Proposed FIA changes outlined to improve F1 wet weather running

Thomas Maher
Japanese Grand Prix race start. Suzuka, October 2022. budget cap results wet weather

Japanese Grand Prix race start. Suzuka, October 2022.

The FIA are working hard on concepts to help improve the driveability of the current-generation F1 cars in extreme wet weather conditions.

A notable criticism of Formula 1 in recent years is the fact that once rain starts to fall to any great extent, the chances are the race will be red-flagged or delayed indefinitely.

This has happened quite frequently in recent years, but has been exacerbated this season by the introduction of the new-generation ground-effect cars.

An example of this was at the Monaco Grand Prix, where the race was delayed due to rain only for the drivers to almost immediately begin changing to slick tyres.

Following the Japanese Grand Prix, which was red-flagged early on after Carlos Sainz had crashed his Ferrari in heavy rain, attention has turned to how to improve the driveability of the current F1 cars in such conditions.

Pirelli’s extreme wet-weather tyres, according to most of the drivers, are not up to the task of clearing the water while providing sufficient grip – the tyre manufacturer backed into a corner in this regard due to a lack of testing in such conditions, as well as the vicious circle caused by such regular red flags and delays.

The F1 Commission, which met on Friday ahead of the Abu Dhabi Grand Prix, revealed the topic has been under intense scrutiny.

According to the Commission’s report, the drivers have reported visibility has been greatly reduced in extreme wet conditions following the introduction of the ground-effect cars – a key element in Race Control’s desire for safety first and foremost.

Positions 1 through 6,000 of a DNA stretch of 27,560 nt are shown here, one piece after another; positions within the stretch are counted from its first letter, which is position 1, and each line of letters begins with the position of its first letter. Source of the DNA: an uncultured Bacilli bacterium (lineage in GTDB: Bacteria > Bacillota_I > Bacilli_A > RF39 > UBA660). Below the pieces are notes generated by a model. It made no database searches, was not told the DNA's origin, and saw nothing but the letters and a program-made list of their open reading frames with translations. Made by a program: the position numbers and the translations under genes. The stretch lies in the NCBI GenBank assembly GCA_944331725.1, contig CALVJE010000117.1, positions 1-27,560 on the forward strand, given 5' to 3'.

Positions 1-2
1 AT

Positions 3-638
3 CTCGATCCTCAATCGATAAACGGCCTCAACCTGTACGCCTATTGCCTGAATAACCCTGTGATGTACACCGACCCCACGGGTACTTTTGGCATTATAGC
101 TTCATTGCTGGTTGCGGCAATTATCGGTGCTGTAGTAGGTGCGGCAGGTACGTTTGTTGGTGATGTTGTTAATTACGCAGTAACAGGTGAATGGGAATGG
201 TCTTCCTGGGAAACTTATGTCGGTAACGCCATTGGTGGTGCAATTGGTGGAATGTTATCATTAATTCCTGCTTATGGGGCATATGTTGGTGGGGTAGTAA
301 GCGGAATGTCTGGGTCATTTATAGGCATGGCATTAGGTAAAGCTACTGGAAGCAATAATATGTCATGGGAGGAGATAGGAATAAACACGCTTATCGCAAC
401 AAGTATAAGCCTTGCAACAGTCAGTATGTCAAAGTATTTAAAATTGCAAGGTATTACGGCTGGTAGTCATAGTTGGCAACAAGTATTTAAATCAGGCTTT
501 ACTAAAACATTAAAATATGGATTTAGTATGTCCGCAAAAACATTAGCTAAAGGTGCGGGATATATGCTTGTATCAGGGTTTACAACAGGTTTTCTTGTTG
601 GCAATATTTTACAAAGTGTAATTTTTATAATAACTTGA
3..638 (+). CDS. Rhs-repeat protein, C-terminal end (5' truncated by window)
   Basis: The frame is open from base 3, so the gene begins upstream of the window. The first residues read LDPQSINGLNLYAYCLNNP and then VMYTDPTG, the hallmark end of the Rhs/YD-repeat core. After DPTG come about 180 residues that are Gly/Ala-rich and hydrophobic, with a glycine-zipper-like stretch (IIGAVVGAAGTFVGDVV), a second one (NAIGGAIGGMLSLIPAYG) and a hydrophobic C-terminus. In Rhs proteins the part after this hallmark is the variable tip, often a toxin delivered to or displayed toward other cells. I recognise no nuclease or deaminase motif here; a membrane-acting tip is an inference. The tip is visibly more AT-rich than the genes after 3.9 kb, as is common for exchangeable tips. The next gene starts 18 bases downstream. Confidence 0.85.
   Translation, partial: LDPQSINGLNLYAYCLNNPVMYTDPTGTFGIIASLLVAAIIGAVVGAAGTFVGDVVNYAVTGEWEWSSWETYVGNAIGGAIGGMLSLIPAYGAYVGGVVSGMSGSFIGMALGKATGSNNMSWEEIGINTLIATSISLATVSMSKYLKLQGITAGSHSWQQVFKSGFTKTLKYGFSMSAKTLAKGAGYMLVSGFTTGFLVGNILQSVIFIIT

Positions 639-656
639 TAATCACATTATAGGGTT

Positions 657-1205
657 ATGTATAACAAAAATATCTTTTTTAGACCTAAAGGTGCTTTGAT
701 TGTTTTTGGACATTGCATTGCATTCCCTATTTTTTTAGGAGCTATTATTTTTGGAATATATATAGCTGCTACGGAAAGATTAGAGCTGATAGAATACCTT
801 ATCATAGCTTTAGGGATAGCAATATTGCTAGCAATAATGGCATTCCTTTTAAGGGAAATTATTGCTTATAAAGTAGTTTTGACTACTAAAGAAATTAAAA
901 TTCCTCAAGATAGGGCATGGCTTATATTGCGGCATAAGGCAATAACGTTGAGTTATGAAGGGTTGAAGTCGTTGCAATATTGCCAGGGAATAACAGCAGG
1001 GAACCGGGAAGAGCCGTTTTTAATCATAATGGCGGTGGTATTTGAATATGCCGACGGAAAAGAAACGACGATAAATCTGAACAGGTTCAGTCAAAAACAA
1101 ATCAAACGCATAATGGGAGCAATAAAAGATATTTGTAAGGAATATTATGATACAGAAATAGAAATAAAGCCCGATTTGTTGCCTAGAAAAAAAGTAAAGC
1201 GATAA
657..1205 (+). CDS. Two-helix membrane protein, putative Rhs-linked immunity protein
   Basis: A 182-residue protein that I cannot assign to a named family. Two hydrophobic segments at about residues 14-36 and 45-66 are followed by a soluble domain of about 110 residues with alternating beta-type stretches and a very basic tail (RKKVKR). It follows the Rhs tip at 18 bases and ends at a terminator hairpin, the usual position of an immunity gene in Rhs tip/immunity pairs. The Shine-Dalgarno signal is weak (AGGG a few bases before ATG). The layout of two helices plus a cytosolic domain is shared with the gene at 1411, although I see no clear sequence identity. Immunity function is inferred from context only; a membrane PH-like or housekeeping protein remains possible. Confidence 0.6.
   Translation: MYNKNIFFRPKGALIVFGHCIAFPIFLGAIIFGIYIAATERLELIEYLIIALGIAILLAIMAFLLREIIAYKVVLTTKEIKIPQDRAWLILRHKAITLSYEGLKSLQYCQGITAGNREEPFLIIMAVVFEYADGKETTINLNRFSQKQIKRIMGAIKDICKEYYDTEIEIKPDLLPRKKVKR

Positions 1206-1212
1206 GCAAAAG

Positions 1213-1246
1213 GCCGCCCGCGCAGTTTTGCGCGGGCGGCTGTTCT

What are the FIA’s proposals to improve wet weather racing?

In order to be able to increase the chances of going racing in such circumstances, the FIA have set out to study a package aimed at such an outcome.

The proposals include the definition of a standard bodywork kit, which could be fitted to cars in the event of an extreme wet race being called. This kit would aim to suppress the tyre spray by reducing the amount of bodywork around the wheels.

Additional lighting on the cars is a further proposal in order to improve visibility, while ‘devices’ could be fitted to the cars before an extreme wet race or in the event of a red flag due to such conditions.

The study is also focusing on understanding how the Venturi tunnels on the ground-effect floors are affecting the amount of spray created, while the design must not ‘unduly hinder’ tyre stops.

Interestingly, an initial concept of such a bodykit and the preliminary findings have already been presented to the F1 Commission.

For now, the proposals will not be added to the Sporting Regulations – the concept will require sign-off by the F1 Commission before going to the World Motor Sport Council for ratification.

Further proposals of the Commission are to explore the effects of allowing DRS activation after one racing lap following a race start or Safety Car restart, the intention being to introduce the rule at all races in 2024.

A final decision on whether tyre blankets will be banned – a rule most of the drivers are against – is also expected to be made in July 2023 in order to allow for further analysis and testing of such a move.

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